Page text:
Lists that don’t look like lists

Russ Weakley, author of the impressive Listamatic CSS demonstration, recently received an interesting challenge to create a TV remote control navigation bar using CSS. The anonymous challenger argued that this exampled disproved Russ’s assertion that using a list for navigation doesn’t limit the page designer.

Never one to shirk a challenge, Russ provided a detailed response, including a mock-up of a remote control constructed from an unordered list. It’s a nice enough demo but it does still have an air of list about it. For rock solid proof that a list can be shaped in to pretty much any navigation design you could possible want, look no further than Dave Shea’s CSS Sprites, in particular this beautiful example of a list converted in to a set of irregularly shaped overlapping rollover images using nothing but CSS.

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  • http://www.deanclatworthy.com Dean C

    alistapart’s example looks great :)

  • OfficeOfTheLaw

    what kind of remote control is that supposed to be? Fruit buttons?

    I think a better way would have been to make, say, 3 un ordered lists with the

  • s floated left, making 3 rows of buttons. From there, we could set the background images for
  • ‘s to be a default button image, with on hover using a lit up button (perhaps this should be applied to ?), and just use text for the button labels.
  • ac070

    Dave Shea’s CSS Sprites example is particularly refreshing.

    thanks for the pointers.

  • http://www.calcResult.co.uk omnicity

    Dave Shea’s CSS Sprites example is beautiful, but I should point out that the shapes are NOT irregular as stated above – by overlapping them carefully one can ‘cut out’ of another, but that is very limited. Most of the effect here is from the graphics, rather than from the coding.

  • http://www.xDevDesign.com/ xDev

    Nothing is impossible. Draw up any interface you please, however complicated, slice up the pieces, as it was done so sucessfully in the 90’s, and code away. In the old days we did it with tables. That IS very limiting. Using lists with the parent ul set to position: relative and the child li’s set to absolute and you can position anything anywhere you please – your only limited by the dimensions of the page and the parent itself. Dave Shea’s example was a revelation when I first saw it and it still gets my creative juices flowing every time when I think of the possibilities that this technique can accomplish.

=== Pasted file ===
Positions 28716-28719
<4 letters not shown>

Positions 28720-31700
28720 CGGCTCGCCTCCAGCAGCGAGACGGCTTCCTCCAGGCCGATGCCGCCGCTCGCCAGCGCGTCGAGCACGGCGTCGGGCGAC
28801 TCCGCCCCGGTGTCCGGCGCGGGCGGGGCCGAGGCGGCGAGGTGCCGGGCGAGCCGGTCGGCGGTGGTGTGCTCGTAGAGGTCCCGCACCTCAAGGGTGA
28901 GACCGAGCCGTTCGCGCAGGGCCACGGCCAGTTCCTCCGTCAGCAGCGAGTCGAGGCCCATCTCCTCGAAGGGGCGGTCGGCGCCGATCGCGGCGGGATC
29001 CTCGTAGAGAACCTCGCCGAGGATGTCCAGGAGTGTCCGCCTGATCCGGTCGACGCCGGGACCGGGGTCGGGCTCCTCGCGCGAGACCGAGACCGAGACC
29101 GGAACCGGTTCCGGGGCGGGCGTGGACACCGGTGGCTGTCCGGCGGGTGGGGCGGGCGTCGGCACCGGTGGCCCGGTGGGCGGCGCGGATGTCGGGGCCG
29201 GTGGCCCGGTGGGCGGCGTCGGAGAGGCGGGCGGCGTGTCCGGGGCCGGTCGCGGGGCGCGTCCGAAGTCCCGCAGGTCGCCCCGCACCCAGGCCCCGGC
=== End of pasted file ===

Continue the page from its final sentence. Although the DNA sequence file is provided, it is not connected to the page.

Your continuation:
• Russ Weakley

    a modified version is now online that hopefully looks less like fruit buttons:

    http://www.maxdesign.com.au/presentation/remote/remote-new.htm

    :)
    Russ

  • http://www.xDevDesign.com/ xDev

    That’s what I call a remote! I wonder what that guy has to say now.

    Can’t stand those people who insist on comparing Flash to CSS. It’s not even in the same universe. I have a feeling its the types who decided that when they wanted to learn to make websites they went straight to flash, just to be cool, and now they don’t really know any other way. You see that a lot even with the flash gurus. If an html version is even made at all, it usually looks as if it was done in FrontPage as an afterthought … and by someone who doesn’t even understand the rudimentaries of basic html and css.

  • Kermit

    Most people can learn technique from good examples. One of the best web sites for demonstrating CSS design (and particularly lists) is the CSSzenGarden site
    for example of basic lists (without JS)

    and
    [url=http://www.csszengarden.com/?cssfile=088%2F088%2Ecss ]
    for scrolling background on different z levels [url=http://www.csszengarden.com/?cssfile=058%2F058%2Ecss]

    all the demo pages on this site have exactly the same html and the only varient is the css file being applied

  • http://www.whoisdeep.com Deep13

    Listamatic example were simply brilliant..
    and even remote control one…
    very good article.. :)

    Deep

  • http://www.butterlabel.com luxuryluke

    I enjoyed making my interactive folder list a few months ago, and since then i’ve broken the barrier of how to weave in between Explorer’s stepchild behaviors (no offense).

    In all actuality, I’m *glad* that Bill will release IE 7! If it’s anywhere as good as Firefox, all of us CSS coders will eventually be able to take coffee/smoke/horseshoe breaks again.

  • http://www.butterlabel.com luxuryluke

    Let’s try that again (what an idiot!).

    I enjoyed making my interactive folder list a few months ago, and since then i’ve broken the barrier of how to weave in between Explorer’s stepchild behaviors (no offense).

    In all actuality, I’m *glad* that Bill will release IE 7! If it’s anywhere as good as Firefox, all of us CSS coders will eventually be able to take coffee/smoke/horseshoe breaks again.